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NEWS UPDATES Asean Affairs           8  July 2011

Malaysia Sunday rally goes ahead

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Malaysian activists said Friday they would proceed with a controversial rally calling for electoral reform, despite mass arrests by police and fears of chaos in downtown Kuala Lumpur.

Rally organisers Bersih 2.0 had agreed to hold Saturday's event at a stadium after complaints that a planned street protest could turn into a riot, but the deal was thrown into confusion after the necessary permit was refused.

Bersih representative Andrew Khoo said there was still no approval for the rally to be held at the capital's iconic Merdeka Stadium but that if necessary they would hold the demonstration outside the building.

"We are heading for the stadium," he told media.

"We will keep our focus on the basic demands... which is to campaign for free and fair elections. We won't be distracted."

Protests are illegal in Malaysia without a permit, and police have over the past two weeks detained more than 150 people, accusing them of drumming up support for the gathering.

Police have also obtained a court order to bar 91 activists from certain downtown areas, and major roads will be closed from early Saturday in a lock-down to make it difficult for people to congregate.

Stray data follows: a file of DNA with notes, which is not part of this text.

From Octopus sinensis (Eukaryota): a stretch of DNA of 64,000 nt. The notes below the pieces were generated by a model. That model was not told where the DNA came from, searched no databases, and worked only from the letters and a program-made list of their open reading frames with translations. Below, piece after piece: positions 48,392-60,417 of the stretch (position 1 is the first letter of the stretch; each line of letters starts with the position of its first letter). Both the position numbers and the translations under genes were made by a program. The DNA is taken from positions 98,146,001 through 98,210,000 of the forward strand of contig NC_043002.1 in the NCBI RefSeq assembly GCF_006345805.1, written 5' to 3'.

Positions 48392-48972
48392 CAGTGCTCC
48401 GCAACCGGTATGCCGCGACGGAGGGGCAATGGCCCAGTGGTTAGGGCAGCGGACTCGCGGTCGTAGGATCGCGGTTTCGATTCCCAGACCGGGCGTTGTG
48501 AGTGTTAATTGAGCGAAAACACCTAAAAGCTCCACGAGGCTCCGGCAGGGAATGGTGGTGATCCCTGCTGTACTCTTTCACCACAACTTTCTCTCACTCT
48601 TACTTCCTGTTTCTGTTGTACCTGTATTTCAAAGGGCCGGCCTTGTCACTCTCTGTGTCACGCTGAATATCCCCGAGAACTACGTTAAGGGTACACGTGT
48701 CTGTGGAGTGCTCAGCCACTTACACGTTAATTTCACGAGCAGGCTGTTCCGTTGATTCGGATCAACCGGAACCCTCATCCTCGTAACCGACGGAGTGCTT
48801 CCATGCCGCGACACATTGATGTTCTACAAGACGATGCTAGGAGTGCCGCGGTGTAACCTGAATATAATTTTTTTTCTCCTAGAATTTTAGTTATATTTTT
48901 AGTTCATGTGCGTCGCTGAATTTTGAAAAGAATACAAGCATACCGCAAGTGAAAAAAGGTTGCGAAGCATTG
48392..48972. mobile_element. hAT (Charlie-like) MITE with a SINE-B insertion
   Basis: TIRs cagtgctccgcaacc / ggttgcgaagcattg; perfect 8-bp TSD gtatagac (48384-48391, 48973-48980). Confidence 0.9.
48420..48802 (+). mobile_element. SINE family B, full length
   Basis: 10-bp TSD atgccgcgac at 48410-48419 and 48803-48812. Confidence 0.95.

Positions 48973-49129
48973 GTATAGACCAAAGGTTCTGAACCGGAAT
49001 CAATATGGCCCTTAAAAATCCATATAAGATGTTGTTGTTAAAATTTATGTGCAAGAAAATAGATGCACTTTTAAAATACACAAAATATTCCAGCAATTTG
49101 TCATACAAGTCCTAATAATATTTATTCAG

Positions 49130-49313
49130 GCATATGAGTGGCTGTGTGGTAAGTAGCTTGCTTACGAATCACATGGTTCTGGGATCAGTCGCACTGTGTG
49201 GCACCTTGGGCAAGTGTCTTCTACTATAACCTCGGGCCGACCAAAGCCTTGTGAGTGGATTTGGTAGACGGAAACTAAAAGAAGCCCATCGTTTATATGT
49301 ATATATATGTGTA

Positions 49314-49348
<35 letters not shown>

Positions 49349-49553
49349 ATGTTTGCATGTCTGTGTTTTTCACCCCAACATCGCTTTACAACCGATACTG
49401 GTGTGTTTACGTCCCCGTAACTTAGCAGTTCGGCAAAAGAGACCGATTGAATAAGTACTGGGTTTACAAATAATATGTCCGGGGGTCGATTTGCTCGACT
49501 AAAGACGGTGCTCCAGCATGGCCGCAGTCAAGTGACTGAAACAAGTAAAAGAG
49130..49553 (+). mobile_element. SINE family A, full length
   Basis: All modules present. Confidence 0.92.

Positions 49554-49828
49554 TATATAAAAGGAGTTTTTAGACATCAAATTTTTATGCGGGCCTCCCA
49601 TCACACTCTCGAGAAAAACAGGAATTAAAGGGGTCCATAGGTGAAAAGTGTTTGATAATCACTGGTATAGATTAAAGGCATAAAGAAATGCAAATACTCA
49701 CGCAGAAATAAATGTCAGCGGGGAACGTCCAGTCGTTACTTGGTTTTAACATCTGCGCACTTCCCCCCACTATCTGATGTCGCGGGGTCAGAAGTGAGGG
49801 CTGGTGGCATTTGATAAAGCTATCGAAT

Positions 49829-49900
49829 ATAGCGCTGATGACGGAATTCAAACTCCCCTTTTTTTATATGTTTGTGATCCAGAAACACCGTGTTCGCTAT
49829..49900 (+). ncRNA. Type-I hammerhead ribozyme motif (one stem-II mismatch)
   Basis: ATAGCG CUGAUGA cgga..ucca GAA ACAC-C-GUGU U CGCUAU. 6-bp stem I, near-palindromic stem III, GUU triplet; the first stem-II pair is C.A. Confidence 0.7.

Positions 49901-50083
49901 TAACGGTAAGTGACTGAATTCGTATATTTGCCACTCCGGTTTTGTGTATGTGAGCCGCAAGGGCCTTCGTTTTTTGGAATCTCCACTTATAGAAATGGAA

Street protests are rare in Malaysia but in the past they have drawn tens of thousands of people, with police using water cannon, tear gas and baton charges to clear the crowds.

Khoo condemned the police response as a "gross overreaction" and called for the protesters to be allowed inside the stadium to preserve safety.

"It is such a breach of fundamental rights of freedom of movement. There is no risk to public order because we have always maintained this will be a peaceful gathering," he said.

Police have insisted that Bersih choose another venue far from the capital.

"Merdeka Stadium, which they chose, is too close to the city centre and can create massive traffic jams and disrupt businesses," federal police chief Ismail Omar was quoted as saying by the New Straits Times daily.

Most of those detained have been released, but six people, including an opposition member of parliament, have been held under a security law that allows detention without trial.

The protest is backed by opposition parties who complain they are the victim of underhand election tactics.

With national elections due by 2013 but expected to be held earlier, Bersih is demanding reforms including measures to prevent vote-buying and fraud, and equal media access for both the ruling party and opposition.


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This year in Thailand-what next?

AseanAffairs   04 January 2011
By David Swartzentruber      

It is commonplace in journalism to write two types of articles at the transition point between the year that has passed and the New Year. As this writer qualifies as an “old hand” in observing Thailand with a track record dating back 14 years, it is time take a shot at what may unfold in Thailand in 2011.

The first issue that can’t be answered is the health of Thailand’s beloved King Bhumibol, who is now 83 years old. He is the world's longest reigning monarch, but elaborate birthday celebrations in December failed to mask concern over his health. More


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